An opinion by Attorney General William Wirt in 1823 concerning the meaning of the word "happen" in the clause provides one example. In part, he stated, "The substantial purpose of the constitution was to keep these offices filled; and the powers adequate to this purpose were intended to be conveyed." 1 Op. A.G. 631, 632 (1823).
U.S. Congress, Joint Committee on Printing, 2013-2014 Official Congressional Directory 113th Congress, S. Pub. 113-12, 113th Cong. (Washington: GPO, 2013), pp. 524-542.
For more, see CRS Report RL33310, Recess Appointments Made by President George W. Bush, by [author name scrubbed] and [author name scrubbed].
For more, see CRS Report R42329, Recess Appointments Made by President Barack Obama, by [author name scrubbed] and [author name scrubbed].
For more on congressional sessions and related concepts, see CRS Report R42977, Sessions, Adjournments, and Recesses of Congress, by [author name scrubbed] and [author name scrubbed].
U.S. Constitution, XX Amend., §2.
A concurrent resolution requires adoption by both houses, but does not require the President's signature.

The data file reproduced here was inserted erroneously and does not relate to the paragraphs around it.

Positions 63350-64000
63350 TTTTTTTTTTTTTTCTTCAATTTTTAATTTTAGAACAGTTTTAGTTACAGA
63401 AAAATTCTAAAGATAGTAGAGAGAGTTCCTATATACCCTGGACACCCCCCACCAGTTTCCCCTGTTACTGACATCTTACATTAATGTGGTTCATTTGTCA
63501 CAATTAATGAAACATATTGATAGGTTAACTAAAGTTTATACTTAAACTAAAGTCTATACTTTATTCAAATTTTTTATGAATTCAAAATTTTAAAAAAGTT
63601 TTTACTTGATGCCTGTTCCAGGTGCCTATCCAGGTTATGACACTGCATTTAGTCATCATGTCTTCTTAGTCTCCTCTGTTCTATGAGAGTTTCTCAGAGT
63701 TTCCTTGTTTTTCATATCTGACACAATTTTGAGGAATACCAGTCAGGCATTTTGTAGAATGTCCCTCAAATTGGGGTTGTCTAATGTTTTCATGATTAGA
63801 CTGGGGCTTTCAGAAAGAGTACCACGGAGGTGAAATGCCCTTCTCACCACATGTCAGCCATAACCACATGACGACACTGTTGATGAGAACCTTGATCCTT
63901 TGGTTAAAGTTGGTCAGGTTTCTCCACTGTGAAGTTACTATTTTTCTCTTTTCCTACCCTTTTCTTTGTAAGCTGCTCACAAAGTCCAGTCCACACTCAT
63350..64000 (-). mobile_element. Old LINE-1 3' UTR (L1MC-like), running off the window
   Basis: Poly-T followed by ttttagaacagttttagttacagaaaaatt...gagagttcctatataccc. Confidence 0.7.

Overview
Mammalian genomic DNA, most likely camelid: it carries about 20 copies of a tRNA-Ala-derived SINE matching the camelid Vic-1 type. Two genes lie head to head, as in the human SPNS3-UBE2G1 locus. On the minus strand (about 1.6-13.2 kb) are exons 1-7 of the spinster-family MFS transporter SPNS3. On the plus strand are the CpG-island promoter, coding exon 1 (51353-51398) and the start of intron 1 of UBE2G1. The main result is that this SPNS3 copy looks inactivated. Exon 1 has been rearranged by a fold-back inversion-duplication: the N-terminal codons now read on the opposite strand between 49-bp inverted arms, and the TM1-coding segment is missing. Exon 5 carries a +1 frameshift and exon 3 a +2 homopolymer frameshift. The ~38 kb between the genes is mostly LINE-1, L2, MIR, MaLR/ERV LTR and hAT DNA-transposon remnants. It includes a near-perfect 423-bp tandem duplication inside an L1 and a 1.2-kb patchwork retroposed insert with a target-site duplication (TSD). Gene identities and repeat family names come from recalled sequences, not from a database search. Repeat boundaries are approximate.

In the absence of a concurrent resolution, adjournment sine die is determined by the arrival of the constitutionally mandated convening of a new session on January 3.
See, e.g., 41 Op. A.G. 463 (1960), which, in the context of a discussion of the expiration of recess appointments, refers to sine die adjournment at the end of a Senate session.
For more on congressional recesses and related concepts, see CRS Report R42977, Sessions, Adjournments, and Recesses of Congress, by [author name scrubbed] and [author name scrubbed].
U.S. Constitution, Art. I, §5, cl. 4.
Notable exceptions to this pattern in recent years that involved extended breaks in House and Senate activity punctuated by pro forma sessions are discussed below, under "Can Congress Prevent Recess Appointments?".